Patrick Farmer and Dominic Lash – Bestiaries

I have been so fortunate to hear so many beautiful pieces of music in the past couple of weeks.  I am still reeling from my “Necks Exposure” and there have been many beautiful soundtracks I have added to my collection.  One that I have had for a few weeks now, is the beautiful Bestiaries by Patrick farmer and Dominique Lash.

This disc is the most sublime treatment of minimalist form. Dominique Lash performs brackets of beauty on his wary, droning double bass while Patrick Farmer teases possibility out from hidden silent edges with different percussion styles.

Both of these musicians are accomplished in their own right, skilled at their various instruments, well-instructed in the traditional modes of music composition. This feeds and informs the work on Bestiaries.  You can hear – no feel their skill in every pluck of the bass, in every tip tap and rustle of the beautiful percussion.

Cinnamologus is track number one – a stirring, crackling almost ten minutes where the bass takes a gentle back step to the exquisitely light tickle of percussion. The bass edges its way in with gentle scrapes against the scratches of ‘other’ – whatever it is that Farmer is bringing to the piece to solicit the almost silent (at times) sounds.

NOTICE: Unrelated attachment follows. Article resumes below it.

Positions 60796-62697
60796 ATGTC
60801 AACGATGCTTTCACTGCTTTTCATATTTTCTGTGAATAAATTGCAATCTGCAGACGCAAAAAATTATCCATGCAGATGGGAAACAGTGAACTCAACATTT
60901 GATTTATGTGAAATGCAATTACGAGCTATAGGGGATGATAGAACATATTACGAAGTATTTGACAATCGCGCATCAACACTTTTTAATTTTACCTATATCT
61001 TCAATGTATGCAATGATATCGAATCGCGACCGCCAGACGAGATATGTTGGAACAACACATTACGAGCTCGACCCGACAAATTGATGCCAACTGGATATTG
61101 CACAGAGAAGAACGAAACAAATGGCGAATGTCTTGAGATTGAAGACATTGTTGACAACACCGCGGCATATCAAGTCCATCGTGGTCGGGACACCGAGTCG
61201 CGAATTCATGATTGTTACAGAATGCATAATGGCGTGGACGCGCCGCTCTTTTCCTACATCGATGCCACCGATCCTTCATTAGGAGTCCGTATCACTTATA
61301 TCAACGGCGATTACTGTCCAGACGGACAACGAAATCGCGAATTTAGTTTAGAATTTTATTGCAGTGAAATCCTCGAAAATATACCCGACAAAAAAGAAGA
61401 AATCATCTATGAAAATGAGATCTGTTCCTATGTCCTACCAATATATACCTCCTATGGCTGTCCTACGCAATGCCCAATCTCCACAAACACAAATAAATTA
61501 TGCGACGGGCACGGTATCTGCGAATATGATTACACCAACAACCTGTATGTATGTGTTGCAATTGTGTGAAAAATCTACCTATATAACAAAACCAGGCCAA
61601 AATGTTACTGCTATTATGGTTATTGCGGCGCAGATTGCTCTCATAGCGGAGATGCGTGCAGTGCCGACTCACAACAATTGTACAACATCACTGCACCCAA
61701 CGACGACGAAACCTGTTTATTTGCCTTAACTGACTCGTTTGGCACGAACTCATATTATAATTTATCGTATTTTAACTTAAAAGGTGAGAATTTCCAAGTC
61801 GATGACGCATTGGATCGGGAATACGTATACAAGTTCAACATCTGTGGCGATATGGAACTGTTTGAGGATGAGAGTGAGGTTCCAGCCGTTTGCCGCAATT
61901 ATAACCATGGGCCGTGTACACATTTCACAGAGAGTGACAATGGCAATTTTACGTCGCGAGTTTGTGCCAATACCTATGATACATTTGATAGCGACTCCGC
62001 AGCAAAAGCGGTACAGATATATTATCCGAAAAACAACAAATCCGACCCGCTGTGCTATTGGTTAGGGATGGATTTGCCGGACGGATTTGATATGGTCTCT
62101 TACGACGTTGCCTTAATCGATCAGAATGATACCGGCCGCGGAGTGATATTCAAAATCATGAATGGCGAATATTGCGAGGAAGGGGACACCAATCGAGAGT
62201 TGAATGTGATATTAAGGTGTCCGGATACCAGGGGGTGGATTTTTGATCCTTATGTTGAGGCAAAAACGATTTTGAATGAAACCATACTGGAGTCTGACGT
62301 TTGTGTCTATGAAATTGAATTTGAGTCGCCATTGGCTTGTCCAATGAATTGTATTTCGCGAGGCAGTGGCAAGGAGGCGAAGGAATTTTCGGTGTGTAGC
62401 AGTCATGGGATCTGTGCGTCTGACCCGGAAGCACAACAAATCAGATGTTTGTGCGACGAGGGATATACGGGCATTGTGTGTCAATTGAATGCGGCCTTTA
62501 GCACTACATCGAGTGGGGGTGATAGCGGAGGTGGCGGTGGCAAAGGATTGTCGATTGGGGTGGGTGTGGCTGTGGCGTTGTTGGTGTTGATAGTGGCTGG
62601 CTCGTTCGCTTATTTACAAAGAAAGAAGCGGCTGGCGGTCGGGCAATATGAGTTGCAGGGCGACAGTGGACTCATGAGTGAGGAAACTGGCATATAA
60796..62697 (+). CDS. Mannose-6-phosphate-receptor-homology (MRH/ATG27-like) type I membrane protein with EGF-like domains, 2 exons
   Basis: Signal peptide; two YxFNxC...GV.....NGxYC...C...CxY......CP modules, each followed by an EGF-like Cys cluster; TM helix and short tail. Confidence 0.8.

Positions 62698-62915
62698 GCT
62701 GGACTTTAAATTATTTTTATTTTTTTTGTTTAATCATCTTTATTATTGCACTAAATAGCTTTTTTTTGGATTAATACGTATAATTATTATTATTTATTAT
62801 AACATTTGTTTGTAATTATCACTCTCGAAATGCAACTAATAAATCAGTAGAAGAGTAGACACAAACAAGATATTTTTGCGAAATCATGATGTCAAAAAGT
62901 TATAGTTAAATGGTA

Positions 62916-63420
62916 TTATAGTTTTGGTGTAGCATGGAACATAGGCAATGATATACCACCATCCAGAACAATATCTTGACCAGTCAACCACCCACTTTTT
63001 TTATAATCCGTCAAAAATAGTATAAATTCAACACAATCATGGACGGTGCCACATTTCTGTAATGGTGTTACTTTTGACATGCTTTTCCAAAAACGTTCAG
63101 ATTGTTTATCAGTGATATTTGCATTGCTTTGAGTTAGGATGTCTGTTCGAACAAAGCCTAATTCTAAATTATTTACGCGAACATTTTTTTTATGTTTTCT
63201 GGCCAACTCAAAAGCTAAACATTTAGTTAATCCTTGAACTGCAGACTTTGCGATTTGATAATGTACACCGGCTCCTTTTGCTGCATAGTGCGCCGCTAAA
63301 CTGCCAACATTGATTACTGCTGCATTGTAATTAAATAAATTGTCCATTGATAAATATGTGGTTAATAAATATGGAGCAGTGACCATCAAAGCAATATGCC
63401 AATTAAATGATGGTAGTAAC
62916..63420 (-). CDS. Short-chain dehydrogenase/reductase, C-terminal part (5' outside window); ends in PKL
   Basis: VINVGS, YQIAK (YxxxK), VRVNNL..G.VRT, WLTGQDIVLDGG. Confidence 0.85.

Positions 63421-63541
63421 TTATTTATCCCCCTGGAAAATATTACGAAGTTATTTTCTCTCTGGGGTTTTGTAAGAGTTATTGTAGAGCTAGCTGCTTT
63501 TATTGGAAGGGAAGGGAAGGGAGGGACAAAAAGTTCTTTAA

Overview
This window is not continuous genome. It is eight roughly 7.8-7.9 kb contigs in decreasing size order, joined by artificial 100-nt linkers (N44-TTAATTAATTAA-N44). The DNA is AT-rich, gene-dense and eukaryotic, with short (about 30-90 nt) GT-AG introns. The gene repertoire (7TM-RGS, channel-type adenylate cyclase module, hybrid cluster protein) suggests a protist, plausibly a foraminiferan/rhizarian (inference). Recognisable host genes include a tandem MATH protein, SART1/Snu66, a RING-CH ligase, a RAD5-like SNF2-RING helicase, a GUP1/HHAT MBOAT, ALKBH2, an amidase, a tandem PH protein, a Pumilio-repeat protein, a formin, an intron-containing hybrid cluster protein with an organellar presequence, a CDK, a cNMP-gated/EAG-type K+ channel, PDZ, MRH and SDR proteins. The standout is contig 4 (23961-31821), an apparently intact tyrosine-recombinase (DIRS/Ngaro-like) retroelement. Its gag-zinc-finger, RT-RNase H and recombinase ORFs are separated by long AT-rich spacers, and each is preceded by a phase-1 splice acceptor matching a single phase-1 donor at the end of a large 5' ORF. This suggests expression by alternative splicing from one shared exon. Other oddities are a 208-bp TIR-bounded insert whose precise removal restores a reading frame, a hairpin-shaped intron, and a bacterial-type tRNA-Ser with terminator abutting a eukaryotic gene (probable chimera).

Pard is track two.  In this twenty-five minutes the bass takes over, standing in front with its uncompromising thumping drone.  This gives the piece a funereal feel, as though a march toward silence were taking place. Farmers scratches and sounds slip into the background, but continue to tease their way through to the ear. There is a float of sound almost. The bass tricking me with its fall out of expectation, the percussion moving ahead, but always we go back to the slide and squeak of the bow and the strings and the pluck.

Bonnacon is the almost always presence of silence itself. The sound here is subtle. So subtle my ear has to stretch toward it. That huge double bass is subdued, gently asked to produce at its most fluid. There is some alternative sounds, a blur to the bass’ grind, a machine sound – almost like a breath that never ends soothes me int the background moving forward and backward in a rotational dance with the sound.

Music like this always makes me feel that I am a collaborator. That my ‘skill’ of listening is required, just as a fine novel wants my ‘skill’ as a reader. It occurs to me almost as if I were part of an improv, allowed to hear in whatever way I most   desire at the time. Right now – music like this for me, soothes a savage beast.

The beautiful packaging is designed by Olaf Oxleay and the gorgeous images are by Sarah Hughes.

You can buy your own copy of Bestiaries here. 

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